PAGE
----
With these scenes the Thaws demonstrated that they travelled on the prestigious first-class deck and had access to the most important person on the ship — a point that is not only stressed by Margaret interacting with the skipper but also by the relative closeness of the medium wide shot. Even though Lawrence directed the camera, this is not the disempowering “male gaze” Laura Mulvey had in mind. Lawrence and Margaret rather worked together in order to create a little plot for their film. Margaret directing the skipper in front of the camera took up a powerful position like her husband, while Lawrence depended on his wife’s help. Nonetheless, the power of the camera’s gaze to control a space and people’s behaviour can be observed as well: the skipper clearly followed Margaret’s lead and complied to the requirements of the camera with his actions. Margaret’s self-confident appearance reflected her position as one of New York’s most important society ladies and, at the same time, strengthened and updated her social status anew. Screening this event back at home for an audience of friends and family had an even more reinforcing effect that Margaret probably already had in mind while performing for the camera.
Besides scenes like these in which the Thaws worked together successfully to create entertaining content there are others where Margaret didn’t want to be filmed by her husband. They show a different power dynamic and highlight from another perspective how gender roles and nonfictional film relate to each other. During the return journey, Lawrence recorded his wife while she had breakfast in her cabin.
The room is hardly visible since the lighting conditions below deck were insufficient for the early amateur camera. Margaret seems annoyed, looks angrily at the ceiling and finally stops eating to put her arm on her hip and reproachfully faces the camera. What stands out immediately is the shot size and the camera angle: a medium close shot from a high angle. Margaret is not only filmed against her wish, the camera also puts her in an inferior position while pestering her from a spatial perspective, encroaching on her scope of action. This wasn’t a mere visual effect, though. Lawrence literally had to stand rather close in front of his wife to take this shot. Remarkably, if one looks closely, a cut in the footage can be seen (after 9 seconds) which proves that Lawrence even restarted the camera to continue filming. On the one hand, this can be described as a “male gaze” that limits Margaret’s agency: Margaret didn’t get up to leave the scene but stayed within the boundaries of the camera’s gaze. With her dramatic behaviour she even offered a performance worth filming. The pressure to move and act in front of the camera obviously was rather high. On the other hand, in doing so Margaret didn’t remain entirely passive but demonstratively stood up to the camera as well as to her husband. In this context, filming created an ambivalent situation that was inscribed in the images but also affected the relationship of the couple in a concrete way. Considering the material, visual, and performative dimensions of the film not only provides insight into how the Thaws wanted to present themselves for their fellow travellers as well as for their friends in New York. This approach also sheds light on non-intentional aspects — of underlying power relations and shifting asymmetries.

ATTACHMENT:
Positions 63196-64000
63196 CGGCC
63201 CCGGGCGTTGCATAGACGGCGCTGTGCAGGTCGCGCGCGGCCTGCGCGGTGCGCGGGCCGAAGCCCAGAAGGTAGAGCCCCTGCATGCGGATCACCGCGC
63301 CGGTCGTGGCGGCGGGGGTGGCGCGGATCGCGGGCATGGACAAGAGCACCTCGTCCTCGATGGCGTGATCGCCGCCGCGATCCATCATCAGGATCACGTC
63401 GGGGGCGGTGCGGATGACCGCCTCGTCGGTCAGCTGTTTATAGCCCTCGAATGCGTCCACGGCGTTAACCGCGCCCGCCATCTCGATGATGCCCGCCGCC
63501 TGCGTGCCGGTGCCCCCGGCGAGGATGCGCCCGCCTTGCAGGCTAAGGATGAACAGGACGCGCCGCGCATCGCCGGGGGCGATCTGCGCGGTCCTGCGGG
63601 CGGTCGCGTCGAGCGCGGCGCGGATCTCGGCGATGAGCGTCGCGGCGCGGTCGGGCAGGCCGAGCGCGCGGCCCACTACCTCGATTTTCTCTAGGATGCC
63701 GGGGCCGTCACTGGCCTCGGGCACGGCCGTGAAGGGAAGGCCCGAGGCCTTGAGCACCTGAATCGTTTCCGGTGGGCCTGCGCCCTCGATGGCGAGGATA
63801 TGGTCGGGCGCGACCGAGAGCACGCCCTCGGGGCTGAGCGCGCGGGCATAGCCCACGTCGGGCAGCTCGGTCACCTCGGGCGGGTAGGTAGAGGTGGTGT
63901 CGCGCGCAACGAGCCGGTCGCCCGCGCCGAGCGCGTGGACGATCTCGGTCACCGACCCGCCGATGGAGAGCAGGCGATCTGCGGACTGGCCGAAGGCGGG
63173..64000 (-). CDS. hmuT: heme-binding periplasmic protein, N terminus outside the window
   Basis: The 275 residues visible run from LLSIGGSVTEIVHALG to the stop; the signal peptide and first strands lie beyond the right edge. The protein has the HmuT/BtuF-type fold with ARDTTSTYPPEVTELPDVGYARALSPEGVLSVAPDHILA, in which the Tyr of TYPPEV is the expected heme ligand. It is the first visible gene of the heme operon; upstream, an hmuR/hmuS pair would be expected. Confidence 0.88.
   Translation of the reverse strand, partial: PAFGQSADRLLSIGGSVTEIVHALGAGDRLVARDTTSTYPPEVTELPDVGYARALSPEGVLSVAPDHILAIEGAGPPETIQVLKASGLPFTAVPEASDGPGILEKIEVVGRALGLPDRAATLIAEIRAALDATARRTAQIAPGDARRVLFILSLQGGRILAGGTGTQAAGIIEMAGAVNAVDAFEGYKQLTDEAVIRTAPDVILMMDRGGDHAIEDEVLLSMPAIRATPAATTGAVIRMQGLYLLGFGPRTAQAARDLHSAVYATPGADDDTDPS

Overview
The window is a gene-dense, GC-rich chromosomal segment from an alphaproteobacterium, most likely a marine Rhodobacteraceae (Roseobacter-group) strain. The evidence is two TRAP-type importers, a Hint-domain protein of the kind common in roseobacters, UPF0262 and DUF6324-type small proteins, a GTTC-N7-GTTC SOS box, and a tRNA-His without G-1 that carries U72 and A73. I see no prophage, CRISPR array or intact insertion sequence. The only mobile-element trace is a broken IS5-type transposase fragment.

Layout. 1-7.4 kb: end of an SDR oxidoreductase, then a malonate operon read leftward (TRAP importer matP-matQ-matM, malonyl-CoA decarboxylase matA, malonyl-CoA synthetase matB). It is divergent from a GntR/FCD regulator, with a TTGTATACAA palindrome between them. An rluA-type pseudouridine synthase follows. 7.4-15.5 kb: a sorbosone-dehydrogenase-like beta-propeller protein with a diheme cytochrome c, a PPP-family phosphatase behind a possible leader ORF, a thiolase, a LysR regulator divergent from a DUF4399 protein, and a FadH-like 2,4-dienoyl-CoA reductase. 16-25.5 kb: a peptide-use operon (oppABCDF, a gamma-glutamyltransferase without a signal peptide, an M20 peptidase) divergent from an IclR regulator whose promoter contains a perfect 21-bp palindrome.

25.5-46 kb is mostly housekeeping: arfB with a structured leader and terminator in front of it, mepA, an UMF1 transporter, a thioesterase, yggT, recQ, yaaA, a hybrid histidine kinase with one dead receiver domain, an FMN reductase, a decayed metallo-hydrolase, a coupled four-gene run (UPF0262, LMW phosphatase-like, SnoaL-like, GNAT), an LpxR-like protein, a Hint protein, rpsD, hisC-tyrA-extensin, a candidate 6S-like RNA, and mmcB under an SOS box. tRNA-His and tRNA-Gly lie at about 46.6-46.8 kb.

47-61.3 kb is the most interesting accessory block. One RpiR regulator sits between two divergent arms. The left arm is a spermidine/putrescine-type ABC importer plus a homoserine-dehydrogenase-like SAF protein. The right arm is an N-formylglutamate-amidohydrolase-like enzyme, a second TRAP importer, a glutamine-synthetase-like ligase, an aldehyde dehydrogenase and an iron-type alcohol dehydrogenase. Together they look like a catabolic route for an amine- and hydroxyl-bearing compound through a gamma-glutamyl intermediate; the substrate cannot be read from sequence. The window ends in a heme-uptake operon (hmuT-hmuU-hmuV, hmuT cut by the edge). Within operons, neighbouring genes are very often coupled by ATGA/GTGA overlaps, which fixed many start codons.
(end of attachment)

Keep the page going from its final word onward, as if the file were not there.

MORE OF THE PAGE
Already as early as in 1926 Lawrence’ and Margaret’s amateur film ambitions attracted the attention of society writers.26 Not surprisingly, in the following years the couple turned the film screenings in their New York apartments into big social events and invited not only their high society friends but also Manhattan’s famous gossip writer Maury Paul. In 1935 for example, impressed after attending a party where the Thaws showed their latest amateur film on a trip through Africa Paul wrote:
It has been ages since I last had a thrill comparable to witnessing the Thaw ‘movies’ of darkest Africa. And I hope to be invited to E. 69th St. to see the film again and again and again. […] Preceding the showing of their African film […] the Thaws gave a dinner party that claimed the attention of many of the town’s most loveliest young matrons.27